Rare Book Monthly

Articles - April - 2021 Issue

M. Pierre Viaud: Another Chapter in the “People-been-through-...it” Series.


Original in the John Carter Brown Library at Brown University.

In the “People-been-through-..it” series, please welcome Pierre Viaud! In 1766, he survived a shipwreck off the coast of Florida only to go through 81 days of pain and hunger, being forced to kill and eat his Negro slave! Back to France, he published a relation of his ordeal: Naufrage et Aventures de M. Pierre Viaud (Bordeaux, 1770). A terrible tale, indeed—too terrible to be true?


This is not really a travel book, but rather a focus on an 81-day long nightmare. The preface of the second edition (Bordeaux/Paris, 1770) reads: “This book won’t tell you about Viaud’s life, but only about his shipwreck and his misfortune.” Straight to the point, then—when Viaud embarked on Le Tigre in Saint-Domingue, West Indies, with the intention to reach Louisiana. It wasn’t long before the ship hit a reef off the shore of Florida. And hell broke loose. Still aboard the wrecked ship, the crew had no choice but to try to reach the nearby shore—one bold sailor jumped into the raging sea only “to be crashed against a rock.” When they eventually made it to the shore it was like jumping from the frying pan—isolated in the wilderness, the survivors met a “Savage” by the name of Antonio, who pretended to help them out only to scatter them through various islets and to rob them of their last belongings.


The little group soon disbanded and Mr Viaud was left with Miss Lacouture and a Negro slave, whom he had bought in Saint-Domingue. Trying to reach the continent, they embarked on a terrible journey. At night, fierce beasts attacked them: “Several bears came so close that we could make them out in the light of our fire! We also spotted some tigers of considerable size—maybe fear showed them bigger than they were to us.” They were also swarmed by insects, and beaten so badly that “I could hardly open my eyes.” (Viaud). But the worst pain was hunger. They became so desperate for food that “we’d pick up a handful of sand and try to eat it up before spitting it away.” And then one night—“my lost eyes fell upon my Negro.” With Miss Lacouture, they jumped on him in the middle of the night and slashed his throat open. “As soon as the fire was ready, I cut my Negro’s head, tied it on a stick and placed it over the flames—I regularly turned it over so it would be well-cooked.” Then they spent the rest of night tearing out their victim’s flesh to smoke it while surrounded by the fierce roaring of wild beasts. Man against wild? Eat or be eaten.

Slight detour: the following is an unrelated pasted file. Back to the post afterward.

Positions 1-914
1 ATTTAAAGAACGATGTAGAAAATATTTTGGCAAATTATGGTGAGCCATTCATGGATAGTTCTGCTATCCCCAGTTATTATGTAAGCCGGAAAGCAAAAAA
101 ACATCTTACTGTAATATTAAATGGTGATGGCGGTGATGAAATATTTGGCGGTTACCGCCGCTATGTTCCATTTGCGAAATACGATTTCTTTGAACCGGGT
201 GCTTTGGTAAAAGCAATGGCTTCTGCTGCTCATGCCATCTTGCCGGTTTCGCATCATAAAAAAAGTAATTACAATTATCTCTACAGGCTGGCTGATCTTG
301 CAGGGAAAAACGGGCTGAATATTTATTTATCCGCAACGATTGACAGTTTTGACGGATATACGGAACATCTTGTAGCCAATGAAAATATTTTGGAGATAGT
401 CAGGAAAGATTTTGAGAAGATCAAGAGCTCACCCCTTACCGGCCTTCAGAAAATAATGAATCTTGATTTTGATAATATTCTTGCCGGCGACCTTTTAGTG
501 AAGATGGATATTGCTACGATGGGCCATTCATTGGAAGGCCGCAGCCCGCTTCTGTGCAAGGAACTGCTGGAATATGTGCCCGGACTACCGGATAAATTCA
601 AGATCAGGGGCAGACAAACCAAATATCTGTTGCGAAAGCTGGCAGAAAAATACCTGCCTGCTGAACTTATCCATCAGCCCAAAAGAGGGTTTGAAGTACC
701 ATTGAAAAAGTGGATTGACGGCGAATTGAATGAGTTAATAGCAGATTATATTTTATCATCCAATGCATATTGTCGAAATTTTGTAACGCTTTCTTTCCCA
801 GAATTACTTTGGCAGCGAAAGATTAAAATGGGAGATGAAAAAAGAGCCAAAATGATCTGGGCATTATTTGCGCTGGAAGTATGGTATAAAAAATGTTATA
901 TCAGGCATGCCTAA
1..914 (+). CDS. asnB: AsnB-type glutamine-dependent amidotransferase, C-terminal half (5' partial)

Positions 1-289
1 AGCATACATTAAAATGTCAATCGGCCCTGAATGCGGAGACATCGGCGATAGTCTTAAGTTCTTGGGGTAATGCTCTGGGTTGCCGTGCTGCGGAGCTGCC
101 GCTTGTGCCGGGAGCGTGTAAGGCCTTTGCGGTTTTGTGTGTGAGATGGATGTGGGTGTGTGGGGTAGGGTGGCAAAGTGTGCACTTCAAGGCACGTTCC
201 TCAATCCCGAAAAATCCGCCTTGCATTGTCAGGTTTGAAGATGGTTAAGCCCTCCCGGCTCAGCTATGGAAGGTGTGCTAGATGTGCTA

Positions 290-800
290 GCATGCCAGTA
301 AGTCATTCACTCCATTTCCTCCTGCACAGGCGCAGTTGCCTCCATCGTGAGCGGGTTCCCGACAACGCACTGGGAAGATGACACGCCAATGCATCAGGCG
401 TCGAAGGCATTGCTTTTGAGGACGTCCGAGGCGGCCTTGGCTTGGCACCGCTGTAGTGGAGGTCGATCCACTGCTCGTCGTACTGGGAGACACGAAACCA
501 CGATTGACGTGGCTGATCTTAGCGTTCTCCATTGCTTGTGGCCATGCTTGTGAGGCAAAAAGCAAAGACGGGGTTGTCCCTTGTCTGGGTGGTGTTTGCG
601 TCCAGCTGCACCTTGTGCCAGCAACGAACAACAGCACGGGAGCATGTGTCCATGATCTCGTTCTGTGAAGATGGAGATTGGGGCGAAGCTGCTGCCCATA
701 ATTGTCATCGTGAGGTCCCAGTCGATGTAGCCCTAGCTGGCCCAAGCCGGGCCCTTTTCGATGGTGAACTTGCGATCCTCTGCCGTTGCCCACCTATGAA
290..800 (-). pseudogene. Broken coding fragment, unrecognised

At the end of the day, Viaud and Miss Lacouture were rescued—they even saved the latter’s son, whom they had to abandon, thinking he would die shortly. Back to civilization, Viaud wrote his story to a friend who allegedly insisted that he publish it. “In complying,” the publisher writes, “he was only hoping that honest and sensitive people would pity him.” His book enjoyed considerable success, and was translated into several languages, including English (Adventures of Monsieur Pierre Viaud...—London, 1771—coming with a nice frontispiece). Yet several readers doubted its veracity. Fake travel books were fashionable and notwithstanding the mention “A true story...” on the title page, Viaud’s story seemed weird. The preface was a bit clumsy: “One would hardly believe that a man could go through such hardship—and in this we can say that truth is not here plausible. But everything reported in this relation has been verified.”


But what did the publisher verify exactly, he claimed that Viaud was hailing from the city of Bordeaux, France, while he was actually born—as corrected in the next edition—in Rochefort? There are some surprising passages as well; the act of cannibalism therein described was a sure way to sell the book—and did Viaud really start by eating his victim’s head? That sounds unlikely, as almost all relations of cannibalism insist on the fact that people who were forced to eat another human being would rather start with unidentifiable parts. At one point, a bear climbs at a tree to catch Viaud’s Negro—but Viaud chases it away with kindled branches, just like in a children’s storybook. What about Miss Lacouture’s son, then? About to be buried, he is suddenly declared alive! A wonderful happy ending. To make it short, there’s something fishy about this relation.